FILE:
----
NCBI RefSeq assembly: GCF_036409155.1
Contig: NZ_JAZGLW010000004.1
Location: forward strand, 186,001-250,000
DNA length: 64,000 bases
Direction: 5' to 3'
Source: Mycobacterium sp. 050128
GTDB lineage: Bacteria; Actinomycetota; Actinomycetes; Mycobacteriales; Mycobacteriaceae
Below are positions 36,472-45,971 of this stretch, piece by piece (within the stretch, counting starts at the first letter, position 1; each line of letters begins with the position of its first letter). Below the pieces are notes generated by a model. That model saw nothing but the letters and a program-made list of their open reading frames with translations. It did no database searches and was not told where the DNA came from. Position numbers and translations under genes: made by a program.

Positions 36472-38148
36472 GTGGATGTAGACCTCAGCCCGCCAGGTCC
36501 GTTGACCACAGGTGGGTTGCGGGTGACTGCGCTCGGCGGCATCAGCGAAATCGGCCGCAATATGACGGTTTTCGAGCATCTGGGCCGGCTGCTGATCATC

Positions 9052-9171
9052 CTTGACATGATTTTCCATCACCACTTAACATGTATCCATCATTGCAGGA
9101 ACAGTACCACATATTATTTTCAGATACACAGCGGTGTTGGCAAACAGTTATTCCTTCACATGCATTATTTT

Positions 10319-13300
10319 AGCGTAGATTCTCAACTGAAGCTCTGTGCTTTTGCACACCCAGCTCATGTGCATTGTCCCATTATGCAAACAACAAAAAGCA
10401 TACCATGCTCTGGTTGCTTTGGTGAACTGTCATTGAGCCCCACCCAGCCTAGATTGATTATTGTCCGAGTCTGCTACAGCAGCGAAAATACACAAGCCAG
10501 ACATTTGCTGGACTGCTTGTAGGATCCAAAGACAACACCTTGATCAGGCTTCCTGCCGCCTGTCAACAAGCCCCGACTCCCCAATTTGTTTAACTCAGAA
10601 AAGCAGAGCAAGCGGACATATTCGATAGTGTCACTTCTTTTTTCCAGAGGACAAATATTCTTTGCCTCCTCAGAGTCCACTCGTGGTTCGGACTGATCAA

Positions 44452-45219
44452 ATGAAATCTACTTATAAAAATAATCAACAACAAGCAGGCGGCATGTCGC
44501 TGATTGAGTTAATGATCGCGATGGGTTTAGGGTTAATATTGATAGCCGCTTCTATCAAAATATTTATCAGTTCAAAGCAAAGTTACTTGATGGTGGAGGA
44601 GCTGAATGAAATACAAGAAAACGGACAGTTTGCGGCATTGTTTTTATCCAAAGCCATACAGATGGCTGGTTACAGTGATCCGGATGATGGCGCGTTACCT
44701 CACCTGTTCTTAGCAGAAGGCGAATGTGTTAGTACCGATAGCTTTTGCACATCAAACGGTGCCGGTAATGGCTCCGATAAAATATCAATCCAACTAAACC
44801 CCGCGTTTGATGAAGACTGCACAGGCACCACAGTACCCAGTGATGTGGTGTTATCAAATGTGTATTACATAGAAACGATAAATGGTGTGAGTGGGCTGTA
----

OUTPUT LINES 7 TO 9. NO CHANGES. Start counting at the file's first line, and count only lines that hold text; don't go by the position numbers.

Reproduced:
GTDB lineage: Bacteria; Actinomycetota; Actinomycetes; Mycobacteriales; Mycobacteriaceae
Below are positions 36,472-45,971 of this stretch, piece by piece (within the stretch, counting starts at the first letter, position 1; each line of letters begins with the position of its first letter). Below the pieces are notes generated by a model. That model saw nothing but the letters and a program-made list of their open reading frames with translations. It did no database searches and was not told where the DNA came from. Position numbers and translations under genes: made by a program.

Positions 36472-38148